[This article is written by a friend of Noah’s, Forrest Antemesaris, one of the ministers at the Finger church of Christ in Finger, TN. He is a graduate of Florida School of Preaching and currently a student at Freed-Hardeman University. In high school he was an atheist until he met his future wife and everything changed. Now he is a passionate Christian and evangelist. Enjoy!]
I was a happy atheist. I didn’t sense a need for any kind of religion in my life. However, I wasn’t completely closed-minded toward religion. I visited a Baptist service, a Catholic Mass, and dabbled in the teachings of Buddhism (my favorite at the time). Yet, religion in all of its forms still seemed like nothing more than a collection of antiquated fairy tales—and I felt this way particularly about Christianity. It seemed so divided, contradictory, intellectually dishonest, and hypocritical. If you had asked me what I thought about Christianity, I would have said that Christians lived with an illogical, fear-inspiring blind faith in some kind of magic old guy in the clouds with a beard. (Today I shudder to think how blasphemous these words truly are.)
Slowly, as I exposed myself to Christianity, I became impressed. Christianity started to make sense. I couldn’t stand it because I wanted my assumptions and biases to be true, but a shift was occurring.
As I reflect back on my time as an atheist visiting with and studying the church, there were certain characteristics of Christianity that were appealing, especially for me—someone with no faith at all.
Hypocrisy has dealt a large blow to Christianity. One hypocrite can scar an unbeliever for life. While those in the church should have faith rooted in God and therefore be undismayed (though disappointed) by hypocrisy, we can’t expect those who are skeptical of Christianity to do likewise. Hypocrisy doesn’t necessarily prove that Christianity is false, but it certainly will not attract non-Christians. The New Testament is clear that our conduct as Christians can either help or be a detriment to those outside of the body (cf. John 13:35; 17:21; 1 John 2:5, 10; 3:10-14; 4:20-21).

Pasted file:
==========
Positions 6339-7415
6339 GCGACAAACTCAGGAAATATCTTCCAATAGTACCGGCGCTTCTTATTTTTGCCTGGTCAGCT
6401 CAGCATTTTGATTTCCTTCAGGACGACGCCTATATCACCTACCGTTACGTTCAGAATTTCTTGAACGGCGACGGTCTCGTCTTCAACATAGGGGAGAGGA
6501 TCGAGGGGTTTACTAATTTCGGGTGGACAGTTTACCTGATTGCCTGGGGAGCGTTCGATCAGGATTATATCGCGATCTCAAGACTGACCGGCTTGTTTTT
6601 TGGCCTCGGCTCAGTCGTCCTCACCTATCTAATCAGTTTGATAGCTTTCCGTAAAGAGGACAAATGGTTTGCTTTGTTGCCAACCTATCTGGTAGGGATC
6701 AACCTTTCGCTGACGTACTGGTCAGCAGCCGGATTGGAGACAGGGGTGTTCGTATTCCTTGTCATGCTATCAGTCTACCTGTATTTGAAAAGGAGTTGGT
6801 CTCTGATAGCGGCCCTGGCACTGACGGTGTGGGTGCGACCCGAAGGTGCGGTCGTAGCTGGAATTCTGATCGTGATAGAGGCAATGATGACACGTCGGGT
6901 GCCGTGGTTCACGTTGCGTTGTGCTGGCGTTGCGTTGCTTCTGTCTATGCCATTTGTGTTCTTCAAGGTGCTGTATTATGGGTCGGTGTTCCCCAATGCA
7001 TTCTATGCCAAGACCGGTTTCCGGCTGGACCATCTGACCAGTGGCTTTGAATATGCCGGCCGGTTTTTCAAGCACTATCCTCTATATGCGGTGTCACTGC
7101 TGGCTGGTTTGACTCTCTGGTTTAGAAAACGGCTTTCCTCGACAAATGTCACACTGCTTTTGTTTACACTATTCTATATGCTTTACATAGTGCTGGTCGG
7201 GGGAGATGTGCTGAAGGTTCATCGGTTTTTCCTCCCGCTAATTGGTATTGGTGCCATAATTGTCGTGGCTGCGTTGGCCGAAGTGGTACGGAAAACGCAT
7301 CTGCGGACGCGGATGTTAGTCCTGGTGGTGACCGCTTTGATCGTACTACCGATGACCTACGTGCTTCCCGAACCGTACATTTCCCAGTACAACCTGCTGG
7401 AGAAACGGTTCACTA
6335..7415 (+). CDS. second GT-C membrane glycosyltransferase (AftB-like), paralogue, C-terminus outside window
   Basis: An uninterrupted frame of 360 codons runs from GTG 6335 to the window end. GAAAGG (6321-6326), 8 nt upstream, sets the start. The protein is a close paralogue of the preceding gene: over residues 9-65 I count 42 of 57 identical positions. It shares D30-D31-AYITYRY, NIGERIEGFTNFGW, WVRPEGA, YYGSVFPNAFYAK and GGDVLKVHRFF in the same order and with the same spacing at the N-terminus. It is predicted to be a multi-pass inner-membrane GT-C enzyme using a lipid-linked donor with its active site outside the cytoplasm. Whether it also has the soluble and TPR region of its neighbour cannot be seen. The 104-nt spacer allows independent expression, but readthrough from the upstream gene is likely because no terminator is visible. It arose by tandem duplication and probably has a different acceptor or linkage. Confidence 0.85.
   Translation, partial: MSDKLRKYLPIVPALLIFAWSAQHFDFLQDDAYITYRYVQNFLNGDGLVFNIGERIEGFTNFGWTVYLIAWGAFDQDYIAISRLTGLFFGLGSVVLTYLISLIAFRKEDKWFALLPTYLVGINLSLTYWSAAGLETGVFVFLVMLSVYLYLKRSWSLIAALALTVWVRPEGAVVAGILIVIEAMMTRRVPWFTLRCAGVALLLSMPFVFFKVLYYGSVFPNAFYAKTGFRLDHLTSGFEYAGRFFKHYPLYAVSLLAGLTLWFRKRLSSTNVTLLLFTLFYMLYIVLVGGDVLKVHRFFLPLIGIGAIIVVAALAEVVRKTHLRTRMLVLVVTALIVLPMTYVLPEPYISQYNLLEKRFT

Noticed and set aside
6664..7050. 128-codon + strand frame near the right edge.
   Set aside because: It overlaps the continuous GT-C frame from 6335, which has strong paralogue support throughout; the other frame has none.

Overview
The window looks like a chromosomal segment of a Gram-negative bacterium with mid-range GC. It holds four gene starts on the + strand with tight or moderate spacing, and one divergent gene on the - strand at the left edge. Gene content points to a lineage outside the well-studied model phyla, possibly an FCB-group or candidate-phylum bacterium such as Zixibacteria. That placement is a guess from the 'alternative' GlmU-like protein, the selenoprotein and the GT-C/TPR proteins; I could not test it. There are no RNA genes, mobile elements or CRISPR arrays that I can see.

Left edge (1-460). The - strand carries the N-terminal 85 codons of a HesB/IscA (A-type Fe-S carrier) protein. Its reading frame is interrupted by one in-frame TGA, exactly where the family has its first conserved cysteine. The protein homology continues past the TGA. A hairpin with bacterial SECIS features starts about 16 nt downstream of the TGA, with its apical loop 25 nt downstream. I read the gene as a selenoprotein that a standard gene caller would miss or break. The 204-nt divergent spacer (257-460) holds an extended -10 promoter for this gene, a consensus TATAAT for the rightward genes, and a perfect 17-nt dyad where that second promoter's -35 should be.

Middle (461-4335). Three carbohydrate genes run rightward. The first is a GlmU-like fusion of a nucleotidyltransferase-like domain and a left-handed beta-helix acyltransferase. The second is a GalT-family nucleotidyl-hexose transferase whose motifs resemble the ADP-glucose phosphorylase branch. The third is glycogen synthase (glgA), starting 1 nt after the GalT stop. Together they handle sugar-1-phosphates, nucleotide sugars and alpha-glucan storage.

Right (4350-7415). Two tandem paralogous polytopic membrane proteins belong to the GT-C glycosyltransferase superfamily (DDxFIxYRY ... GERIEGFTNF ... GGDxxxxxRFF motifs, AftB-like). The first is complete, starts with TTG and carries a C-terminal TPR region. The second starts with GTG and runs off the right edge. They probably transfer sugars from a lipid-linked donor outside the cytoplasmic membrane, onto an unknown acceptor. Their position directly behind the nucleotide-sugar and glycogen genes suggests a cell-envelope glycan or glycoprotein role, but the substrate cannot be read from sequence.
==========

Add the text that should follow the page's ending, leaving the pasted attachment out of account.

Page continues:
When Christians let their light shine and “keep their conduct among the Gentiles honorable” (1 Pet. 2:12a), even atheists may eventually “glorify God on the day of visitation” (1 Pet. 2:12b). We cannot expect to get anywhere with atheists if we ourselves do not live as Christ in our daily lives. When I, as an atheist, was surrounded by genuine Christians, I was much more eager to hear them out.
Intellectually Honest Christianity
Atheists (for the most part) have thought their way into atheism (or at least have seemingly logical reasons for having no faith). If you ask an atheist why they have no faith, they will more than likely give you several reasons grounded in thought. So, when an atheist gets into a discussion with a Christian and that Christian cannot offer any ounce of reasoning, rationale, or logic for why they believe what they believe, that atheist will feel as if Christianity has nothing to offer him.
More than likely, those who have rejected Christianity do so for what they see as intellectual reasons (though emotion always plays a part). So, Christians should be able to reason about their faith efficiently and courageously (1 Pet. 3:15). Christianity that is appealing to atheists must be intellectually honest, and logically sound. Thankfully, biblical Christianity is just that. Once I was exposed to Christianity defended by sound logic and rationale, I was immediately interested as an atheist even when I wasn’t yet convinced.